Nölke, ten Brink, Claar & May: Domestic Structures, Foreign Economic Policies and Global Economic Order – Implications from the Rise of Large Emerging Economies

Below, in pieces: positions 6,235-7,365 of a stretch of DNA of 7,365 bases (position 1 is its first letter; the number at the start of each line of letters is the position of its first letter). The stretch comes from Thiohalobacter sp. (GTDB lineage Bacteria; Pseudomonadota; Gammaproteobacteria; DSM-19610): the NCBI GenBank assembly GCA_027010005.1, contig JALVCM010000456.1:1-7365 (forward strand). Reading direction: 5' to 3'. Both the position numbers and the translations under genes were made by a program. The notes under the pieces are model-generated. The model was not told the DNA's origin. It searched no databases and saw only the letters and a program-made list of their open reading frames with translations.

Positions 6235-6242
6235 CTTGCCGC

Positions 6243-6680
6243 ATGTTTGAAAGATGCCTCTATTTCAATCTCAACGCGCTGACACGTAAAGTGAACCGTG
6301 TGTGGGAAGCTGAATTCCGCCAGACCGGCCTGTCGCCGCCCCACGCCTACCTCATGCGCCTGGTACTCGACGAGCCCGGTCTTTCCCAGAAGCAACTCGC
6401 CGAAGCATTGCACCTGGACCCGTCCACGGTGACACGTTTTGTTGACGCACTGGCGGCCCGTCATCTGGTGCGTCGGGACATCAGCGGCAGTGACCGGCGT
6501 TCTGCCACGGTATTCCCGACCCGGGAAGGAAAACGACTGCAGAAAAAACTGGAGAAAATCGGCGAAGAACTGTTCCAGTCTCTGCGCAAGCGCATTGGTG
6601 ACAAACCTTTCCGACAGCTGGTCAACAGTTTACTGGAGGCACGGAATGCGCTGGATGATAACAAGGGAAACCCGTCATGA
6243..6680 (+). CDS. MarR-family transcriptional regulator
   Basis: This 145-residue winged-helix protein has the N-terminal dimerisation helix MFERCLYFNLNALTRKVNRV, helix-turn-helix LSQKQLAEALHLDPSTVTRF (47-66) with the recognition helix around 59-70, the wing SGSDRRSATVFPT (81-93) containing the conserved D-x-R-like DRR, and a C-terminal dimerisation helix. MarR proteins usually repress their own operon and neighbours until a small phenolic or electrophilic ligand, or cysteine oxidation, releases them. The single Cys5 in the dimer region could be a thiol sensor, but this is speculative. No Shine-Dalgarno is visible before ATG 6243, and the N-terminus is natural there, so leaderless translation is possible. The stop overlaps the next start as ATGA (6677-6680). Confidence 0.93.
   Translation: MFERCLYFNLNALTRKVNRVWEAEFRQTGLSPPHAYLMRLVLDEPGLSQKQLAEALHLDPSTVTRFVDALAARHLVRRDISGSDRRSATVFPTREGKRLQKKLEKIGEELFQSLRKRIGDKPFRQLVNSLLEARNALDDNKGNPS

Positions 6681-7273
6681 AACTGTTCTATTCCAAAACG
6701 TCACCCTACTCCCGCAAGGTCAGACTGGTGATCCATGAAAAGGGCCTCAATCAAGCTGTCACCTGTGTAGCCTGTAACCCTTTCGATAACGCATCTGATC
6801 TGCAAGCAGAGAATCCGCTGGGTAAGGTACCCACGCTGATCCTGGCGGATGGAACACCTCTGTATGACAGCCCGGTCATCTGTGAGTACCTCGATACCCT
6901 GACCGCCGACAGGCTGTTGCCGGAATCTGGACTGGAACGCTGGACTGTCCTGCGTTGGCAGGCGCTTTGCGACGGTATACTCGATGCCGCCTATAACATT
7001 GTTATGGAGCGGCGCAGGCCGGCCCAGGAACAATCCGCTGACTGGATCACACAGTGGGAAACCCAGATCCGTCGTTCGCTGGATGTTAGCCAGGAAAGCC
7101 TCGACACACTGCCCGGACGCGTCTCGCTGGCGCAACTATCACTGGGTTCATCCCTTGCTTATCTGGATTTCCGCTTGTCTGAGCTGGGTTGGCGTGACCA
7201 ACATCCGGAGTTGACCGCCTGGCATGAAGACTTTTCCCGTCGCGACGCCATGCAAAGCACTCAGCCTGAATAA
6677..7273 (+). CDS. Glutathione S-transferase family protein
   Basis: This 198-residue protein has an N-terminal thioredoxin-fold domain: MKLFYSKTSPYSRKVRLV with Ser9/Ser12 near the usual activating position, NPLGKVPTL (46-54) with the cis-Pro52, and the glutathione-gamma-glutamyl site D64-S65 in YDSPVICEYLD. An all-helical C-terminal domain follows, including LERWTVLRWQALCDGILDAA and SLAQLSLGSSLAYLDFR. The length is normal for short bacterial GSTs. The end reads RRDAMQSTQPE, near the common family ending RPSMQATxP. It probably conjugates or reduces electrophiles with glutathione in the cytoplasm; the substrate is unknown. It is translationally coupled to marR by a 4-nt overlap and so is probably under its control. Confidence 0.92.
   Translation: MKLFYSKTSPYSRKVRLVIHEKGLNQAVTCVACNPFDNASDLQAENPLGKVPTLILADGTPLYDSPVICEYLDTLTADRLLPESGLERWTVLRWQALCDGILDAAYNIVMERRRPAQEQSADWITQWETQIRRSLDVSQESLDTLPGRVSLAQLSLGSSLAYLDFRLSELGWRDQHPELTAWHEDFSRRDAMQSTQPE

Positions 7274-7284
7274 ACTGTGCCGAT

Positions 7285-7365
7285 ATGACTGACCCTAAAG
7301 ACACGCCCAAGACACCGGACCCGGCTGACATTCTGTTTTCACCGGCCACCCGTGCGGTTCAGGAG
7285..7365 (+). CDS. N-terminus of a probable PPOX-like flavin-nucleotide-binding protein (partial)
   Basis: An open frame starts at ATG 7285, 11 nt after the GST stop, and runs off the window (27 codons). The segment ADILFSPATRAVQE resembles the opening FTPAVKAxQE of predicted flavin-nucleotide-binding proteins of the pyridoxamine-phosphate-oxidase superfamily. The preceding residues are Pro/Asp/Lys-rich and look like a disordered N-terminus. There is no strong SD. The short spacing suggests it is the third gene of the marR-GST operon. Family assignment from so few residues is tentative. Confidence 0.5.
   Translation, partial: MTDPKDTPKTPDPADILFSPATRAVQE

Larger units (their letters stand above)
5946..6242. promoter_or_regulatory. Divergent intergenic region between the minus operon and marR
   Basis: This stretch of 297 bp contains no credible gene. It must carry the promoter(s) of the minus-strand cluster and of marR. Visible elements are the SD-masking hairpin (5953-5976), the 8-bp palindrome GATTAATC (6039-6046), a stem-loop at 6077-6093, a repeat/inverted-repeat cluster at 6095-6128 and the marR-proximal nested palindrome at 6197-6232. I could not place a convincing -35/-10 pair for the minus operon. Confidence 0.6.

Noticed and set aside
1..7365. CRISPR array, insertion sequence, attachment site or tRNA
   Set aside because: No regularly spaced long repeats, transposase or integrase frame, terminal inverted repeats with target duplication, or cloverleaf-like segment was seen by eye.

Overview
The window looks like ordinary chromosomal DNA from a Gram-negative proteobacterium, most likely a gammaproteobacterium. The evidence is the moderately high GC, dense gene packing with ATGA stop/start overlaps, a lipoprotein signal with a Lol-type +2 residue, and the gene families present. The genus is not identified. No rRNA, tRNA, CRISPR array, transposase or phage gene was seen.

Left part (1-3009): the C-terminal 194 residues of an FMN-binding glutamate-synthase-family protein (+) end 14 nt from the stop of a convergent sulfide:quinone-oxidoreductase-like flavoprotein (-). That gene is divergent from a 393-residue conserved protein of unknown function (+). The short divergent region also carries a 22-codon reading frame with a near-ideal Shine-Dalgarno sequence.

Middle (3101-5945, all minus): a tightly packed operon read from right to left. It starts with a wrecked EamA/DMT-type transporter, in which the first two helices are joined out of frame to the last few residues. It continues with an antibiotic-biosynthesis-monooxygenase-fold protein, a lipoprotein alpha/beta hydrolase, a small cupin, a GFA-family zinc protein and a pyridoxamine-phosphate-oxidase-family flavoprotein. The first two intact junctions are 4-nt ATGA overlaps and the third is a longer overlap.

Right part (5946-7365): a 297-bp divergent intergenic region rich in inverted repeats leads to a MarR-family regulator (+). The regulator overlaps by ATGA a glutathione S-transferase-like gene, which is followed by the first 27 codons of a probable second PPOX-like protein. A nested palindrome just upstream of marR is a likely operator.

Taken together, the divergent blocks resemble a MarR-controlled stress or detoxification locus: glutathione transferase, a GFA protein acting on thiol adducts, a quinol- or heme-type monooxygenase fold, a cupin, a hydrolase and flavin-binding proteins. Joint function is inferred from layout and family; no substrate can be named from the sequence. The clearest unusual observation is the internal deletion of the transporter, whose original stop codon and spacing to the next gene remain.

The rise of the large emerging economies of Brazil, India and China can be counted among the most important contemporary structural changes in the global political economy. This article attempts to determine whether these countries have a common institutional model for governing their economies and addresses the implications of these commonalities for global economic institutions. The approach consists of three major steps: firstly, a general ideal type for encompassing capitalism in these large emerging economies is constructed, and dubbed ‘state-permeated market economy’. Secondly, we compare these countries empirically, with regard to the features highlighted by the ideal type and in contrast to other varieties of capitalism. Finally, we extrapolate some long-term implications for the global economic order, based on the assumption that foreign economic policies will be informed by domestic institutional structures. Based on these three steps we conclude that a further deepening of the liberal global order is unlikely.

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